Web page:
The political aspect of gender and sexuality was also discussed from a completely different perspective by Louis Shankar, a student in History of Art. Their research explores activism through the art of David Wojnarowicz, a queer male artist living with HIV in New York in the 1980s. Louis sums up Wojnarowicz’s work as an evaluation of the interrelation between the personal and the political, particularly among women and queer people. Louis’ research reflects on the transmission of past trauma such as abuse, as Wornarowicz suffered domestic violence at the hands of an abusive father, and current trauma through the death of his partner due to HIV/AIDS, as well as the reality of his own diagnosis. Continuing the exploration of gender identity, Marc Svensson studies emerging adults who identify with a plurisexual identity, that is pansexual, bisexual, or queer. He defines two particular reasons for focusing on this topic: the increasing number of people who identify with plurisexuality and finding that these people statistically suffer poorer mental health than those who do not identify as plurisexual. Through his research Marc explores identity and health through stress and resilience of individuals who identify as plurisexual. He has now finished two parts of three in his research and will begin his last year of PhD programme in the autumn. Picking up on these topics, Kate Luxion who, like Marc, is part of the Social Research Institute at UCL, studies the experience of queer gestational parents and how their vulnerabilities and/or resilience factors may influence neonatal health. While there are stressors such as discrimination or even the expectation of discrimination, there are also resilience factors such as support groups. Kate has created an analytical framework which considers all factors and evaluates their effect on the parent, which is presented as the “Parent Allostatic Load”, and its effect on birth outcomes on a biological level. Finally, Arthur Davis closed the event by presenting his upcoming research. Indeed, Arthur is only beginning his doctoral research journey as he joins UCL this autumn as a new PhD student. Arthur will explore queer migrants in Britain, as this population group faces particular vulnerabilities regarding sexuality and health. While bringing us back to the concept of intersectionality, reflecting on class, race, gender and other factors associated to sexuality among queer migrants, he introduces an intriguing aspect, exploring the concept of temporality as opposed to space. While movement of migrants is the common focus, the research will focus on time: the temporality of heterosexism as opposed to queer temporality, within and without the sexual clinic for migrants. With such a clear concept of research and such thought-provoking concepts, Arthur will definitely bring much to the table at UCL, as research on gender continues to grow at this institution.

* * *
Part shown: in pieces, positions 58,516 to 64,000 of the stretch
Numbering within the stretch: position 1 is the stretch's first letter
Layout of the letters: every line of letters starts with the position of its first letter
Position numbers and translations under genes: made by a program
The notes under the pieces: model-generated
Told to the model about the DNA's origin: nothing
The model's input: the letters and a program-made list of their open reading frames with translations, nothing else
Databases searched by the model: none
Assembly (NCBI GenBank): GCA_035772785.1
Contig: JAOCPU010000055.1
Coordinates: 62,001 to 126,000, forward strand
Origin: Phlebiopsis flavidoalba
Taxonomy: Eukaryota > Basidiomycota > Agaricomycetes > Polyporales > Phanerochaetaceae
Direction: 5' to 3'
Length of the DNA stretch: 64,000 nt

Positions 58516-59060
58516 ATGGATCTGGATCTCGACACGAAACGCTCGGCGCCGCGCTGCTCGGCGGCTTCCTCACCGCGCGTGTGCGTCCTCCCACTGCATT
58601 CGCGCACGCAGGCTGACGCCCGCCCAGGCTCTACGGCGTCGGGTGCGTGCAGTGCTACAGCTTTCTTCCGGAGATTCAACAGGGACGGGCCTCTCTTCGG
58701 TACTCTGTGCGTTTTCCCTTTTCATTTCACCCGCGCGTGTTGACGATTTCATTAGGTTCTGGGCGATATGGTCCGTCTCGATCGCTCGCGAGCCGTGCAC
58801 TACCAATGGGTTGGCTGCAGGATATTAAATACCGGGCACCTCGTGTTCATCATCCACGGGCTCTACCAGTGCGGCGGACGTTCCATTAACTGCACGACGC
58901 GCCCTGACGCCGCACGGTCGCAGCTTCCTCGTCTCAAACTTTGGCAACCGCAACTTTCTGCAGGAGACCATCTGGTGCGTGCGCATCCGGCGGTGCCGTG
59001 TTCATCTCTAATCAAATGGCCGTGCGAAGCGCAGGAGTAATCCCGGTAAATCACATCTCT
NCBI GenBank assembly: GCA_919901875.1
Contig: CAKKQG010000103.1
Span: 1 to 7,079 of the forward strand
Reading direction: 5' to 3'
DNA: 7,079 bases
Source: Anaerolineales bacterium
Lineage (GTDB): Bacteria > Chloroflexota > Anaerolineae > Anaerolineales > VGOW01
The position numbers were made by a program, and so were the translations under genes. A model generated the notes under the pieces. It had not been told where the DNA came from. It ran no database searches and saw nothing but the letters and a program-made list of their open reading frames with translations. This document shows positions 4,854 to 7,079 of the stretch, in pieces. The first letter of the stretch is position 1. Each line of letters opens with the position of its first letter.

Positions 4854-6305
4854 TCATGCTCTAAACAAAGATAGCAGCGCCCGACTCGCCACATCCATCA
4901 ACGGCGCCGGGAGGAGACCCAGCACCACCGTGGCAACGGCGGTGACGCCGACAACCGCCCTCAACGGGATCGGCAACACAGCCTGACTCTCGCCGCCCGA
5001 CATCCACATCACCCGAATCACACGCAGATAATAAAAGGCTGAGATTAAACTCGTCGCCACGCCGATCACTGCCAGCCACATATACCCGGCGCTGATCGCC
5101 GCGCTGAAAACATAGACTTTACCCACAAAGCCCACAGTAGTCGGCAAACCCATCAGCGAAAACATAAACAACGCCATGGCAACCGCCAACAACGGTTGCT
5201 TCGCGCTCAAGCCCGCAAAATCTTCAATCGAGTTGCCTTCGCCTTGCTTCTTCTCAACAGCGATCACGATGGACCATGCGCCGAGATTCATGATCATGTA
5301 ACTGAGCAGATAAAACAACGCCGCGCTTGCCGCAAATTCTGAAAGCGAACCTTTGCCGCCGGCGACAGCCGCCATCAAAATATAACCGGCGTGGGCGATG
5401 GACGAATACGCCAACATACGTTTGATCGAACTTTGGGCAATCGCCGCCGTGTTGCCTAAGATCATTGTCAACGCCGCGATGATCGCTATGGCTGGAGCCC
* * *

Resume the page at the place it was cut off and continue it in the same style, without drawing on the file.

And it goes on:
I am fairly certain that my biggest challenge when writing this post was trying to find a synonym for “thought-provoking,” and now that you’ve read about all the topics presented, you can probably understand why. In an era where the boundaries on gender and sexuality are constantly being pushed, it’s clear that UCL is a hub for young voices and ground-breaking research. The wide range of work presented at this event shows how students are not just thinking outside the box, they are reshaping it by continuously questioning the norm. From the study of feminism in modern-day neoliberal societies, to unpacking trauma of queer communities through art, to the exploration of homosexual intimacy among religious groups, and much more, it is clearly an exciting time for gender studies. These panellists are, without a doubt, voices to look out for; stay tuned.